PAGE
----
British publisher Eaglemoss Limited – publisher of part work titles such as the Doctor Who Figurine Collection and current Hero Collector titles such as DC Comics, Ghostbusters and Star Trek – has, sadly, gone into administration.
The company filed a Notice of Intention to appoint an administrator today, bringing a sorry end to a publisher in operation since the 1970s, the victim of rising debt, loss of income from news stand sales during the pandemic lockdowns – despite attempts to change its business model.
downthetubes sources suggest the company’s large debts finally caught up with them, with some company web services unavailable.
Naturally, fans of their various titles are dismayed, as are freelancers who have worked for the company recently, and are owed money.
The company, run by Eaglemoss Capital Limited, made an operating loss in the year ended 31st December 2020 of £10,504,086 (In 2019 it was £857,379).
The company’s most recently filed accounts at the government’s Companies House for the year ended 31st December 2020 not only note restructuring of the company, but also a decrease in turnover of 36%, with Gross Profit decreased by 72% compared to previous year due to millions in stock destruction costs in 2020, and the reduced number of products released in traditional newsagents because of the Pandemic lockdowns.
Company auditors raised concerns about the company continuing as a going concern, and that “the continuing impact of the COVID-19 pandemic on the business remains significant, particularly in relation to the impact on suppliers, logistics, distributors and customers.
“The Company’s status as a going concern is dependent upon achieving the projected future performance, including the timing of revenues and cash receipts and the pivot of the business to a digital model. Whilst the directors are confident that the Company will achieve its forecasts, the continuing impact of COVID-19 and the challenges around moving to a digital model means that the level of annual revenue is difficult to predict accurately,” they also noted.
Eaglemoss published their first “partwork” back in 1975, since then expanding their range of products. Considered the world’s leading partwork publisher and licensed collectible company, down the years the company has produced, marketed and distributed more than 150 collections in more than 30 markets across five continents. in 13 different languages.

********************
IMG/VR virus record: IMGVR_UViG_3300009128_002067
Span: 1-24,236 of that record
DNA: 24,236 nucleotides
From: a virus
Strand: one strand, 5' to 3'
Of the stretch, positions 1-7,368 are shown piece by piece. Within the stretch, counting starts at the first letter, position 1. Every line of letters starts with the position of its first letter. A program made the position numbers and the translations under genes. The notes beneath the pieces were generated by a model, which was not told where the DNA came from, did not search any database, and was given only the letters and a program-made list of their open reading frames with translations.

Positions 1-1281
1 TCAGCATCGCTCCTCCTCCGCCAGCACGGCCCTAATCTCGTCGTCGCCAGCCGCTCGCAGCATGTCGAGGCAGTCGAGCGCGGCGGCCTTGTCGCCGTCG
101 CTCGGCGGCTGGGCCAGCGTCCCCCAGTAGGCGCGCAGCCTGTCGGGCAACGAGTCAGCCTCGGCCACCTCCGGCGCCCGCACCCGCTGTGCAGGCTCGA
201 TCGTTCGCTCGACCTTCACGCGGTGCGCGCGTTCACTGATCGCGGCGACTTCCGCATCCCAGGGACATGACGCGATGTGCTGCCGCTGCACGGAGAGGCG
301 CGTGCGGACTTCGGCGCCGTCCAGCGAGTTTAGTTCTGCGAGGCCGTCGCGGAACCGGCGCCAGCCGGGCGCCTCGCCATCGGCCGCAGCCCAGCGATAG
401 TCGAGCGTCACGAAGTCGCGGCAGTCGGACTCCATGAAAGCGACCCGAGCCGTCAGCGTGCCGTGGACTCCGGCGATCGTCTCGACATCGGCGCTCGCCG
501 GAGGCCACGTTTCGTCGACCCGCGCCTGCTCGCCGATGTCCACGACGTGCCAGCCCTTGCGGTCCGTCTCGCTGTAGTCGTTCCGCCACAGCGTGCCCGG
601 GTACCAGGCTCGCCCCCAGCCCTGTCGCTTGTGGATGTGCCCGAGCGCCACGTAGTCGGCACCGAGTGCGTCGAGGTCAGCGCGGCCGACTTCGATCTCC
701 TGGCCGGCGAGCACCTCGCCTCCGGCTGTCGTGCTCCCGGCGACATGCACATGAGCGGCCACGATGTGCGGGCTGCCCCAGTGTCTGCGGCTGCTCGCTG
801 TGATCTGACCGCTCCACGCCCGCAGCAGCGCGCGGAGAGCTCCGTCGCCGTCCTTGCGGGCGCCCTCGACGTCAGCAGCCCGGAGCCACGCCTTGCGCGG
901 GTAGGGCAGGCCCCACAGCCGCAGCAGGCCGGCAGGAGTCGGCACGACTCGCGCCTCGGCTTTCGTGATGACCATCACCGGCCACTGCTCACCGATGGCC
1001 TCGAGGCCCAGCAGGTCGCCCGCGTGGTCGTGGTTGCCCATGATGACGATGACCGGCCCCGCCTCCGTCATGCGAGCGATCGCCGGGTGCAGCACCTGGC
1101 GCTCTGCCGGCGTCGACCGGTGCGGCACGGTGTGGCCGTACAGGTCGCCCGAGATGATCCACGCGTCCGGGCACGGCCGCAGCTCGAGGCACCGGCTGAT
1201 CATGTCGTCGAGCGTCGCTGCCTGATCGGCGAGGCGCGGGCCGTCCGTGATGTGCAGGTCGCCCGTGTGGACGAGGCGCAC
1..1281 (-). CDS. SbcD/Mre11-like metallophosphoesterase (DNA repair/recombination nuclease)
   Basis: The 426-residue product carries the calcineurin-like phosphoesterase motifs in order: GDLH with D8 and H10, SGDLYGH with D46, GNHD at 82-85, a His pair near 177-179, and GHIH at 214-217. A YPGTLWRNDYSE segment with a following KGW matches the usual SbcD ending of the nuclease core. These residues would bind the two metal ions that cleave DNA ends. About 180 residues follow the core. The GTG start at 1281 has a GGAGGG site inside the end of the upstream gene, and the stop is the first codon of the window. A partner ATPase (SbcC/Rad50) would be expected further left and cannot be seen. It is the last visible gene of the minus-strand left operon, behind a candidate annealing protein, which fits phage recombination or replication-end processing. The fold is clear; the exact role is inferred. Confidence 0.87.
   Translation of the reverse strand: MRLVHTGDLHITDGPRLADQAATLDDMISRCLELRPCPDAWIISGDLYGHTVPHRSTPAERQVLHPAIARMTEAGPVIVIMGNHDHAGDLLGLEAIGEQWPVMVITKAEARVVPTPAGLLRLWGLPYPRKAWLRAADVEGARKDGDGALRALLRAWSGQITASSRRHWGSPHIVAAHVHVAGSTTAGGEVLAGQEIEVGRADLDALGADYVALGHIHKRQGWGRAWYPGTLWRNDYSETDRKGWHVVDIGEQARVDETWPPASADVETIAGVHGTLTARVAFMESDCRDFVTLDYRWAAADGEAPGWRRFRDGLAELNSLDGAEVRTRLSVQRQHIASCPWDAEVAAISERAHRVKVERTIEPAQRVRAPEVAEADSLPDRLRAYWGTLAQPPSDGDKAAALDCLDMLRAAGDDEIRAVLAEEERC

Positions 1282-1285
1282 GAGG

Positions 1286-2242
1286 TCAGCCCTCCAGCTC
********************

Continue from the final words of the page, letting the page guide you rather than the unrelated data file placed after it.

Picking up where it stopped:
Across the globe, Eaglemoss employed a team of 110 people with offices in London, Paris, New York, Moscow, Sao Paolo and Warsaw. Its nearest rival is DeAgostini.
The company had begun to move away from its historical partworks publishing channel and was in the process of pivoting of the business toward the growing direct-to-consumers channels like Hero Collector, and digital offerings, but it’s clear the COVID lockdowns had a huge impact on revenues, despite hopes company changes would see a continuing reduction in its cost base, and bring it through difficult times.
Sadly, this seems not to be the case and now, Eaglemoss is, apparently, no more. In recent months, it has been running a number of stock sales on various e-commerce sites, including its own, every week.
If a company has borrowed too much money, and gets to the stage where it can no longer interest payments, principal repayments, or maintain payments for its operating expenses due to the debt burden, this would be a final nail in the coffin.
Naturally, we’re very sad to see such a large British publishing company with a significant portfolio aimed at genre fans go under, and we’re sorry for the staff who have lost their jobs, and freelancers impacted by this, including comic creators, too. The impact this will have on the news stand will be significant, unless a buyer is found.
It’s far too early to say whether rivals might “cherry pick” and continue some current titles, leaving customers with their part work models half complete and collections unfinished.
Greg Connell, Managing Director of InfolinkGazette, commented: “Eaglemoss is one of the world’s biggest names in licensed collectible, marketing and distributing more than 150 collections in more than 30 markets.”
He added: “revenue peaked at £68 million but had fallen to £31.6 million in the last filed accounts.”
What Happens Next?
The British courts will appoint an administrator, who will take over administration of the company, assessing its debts and assets, aiming to secure as much as possible for whoever Eaglemoss owe money to.
Initially, an administrator will also seek to find a buyer of the business, or parts of it. If that proves unsuccessful, the company will go into liquidation. All assets will be sold off, including the company web domains and customer database, before shutting the original company down, but this process may take several months.
Please note, this is a developing story, and we are awaiting official announcements from the publisher as to its future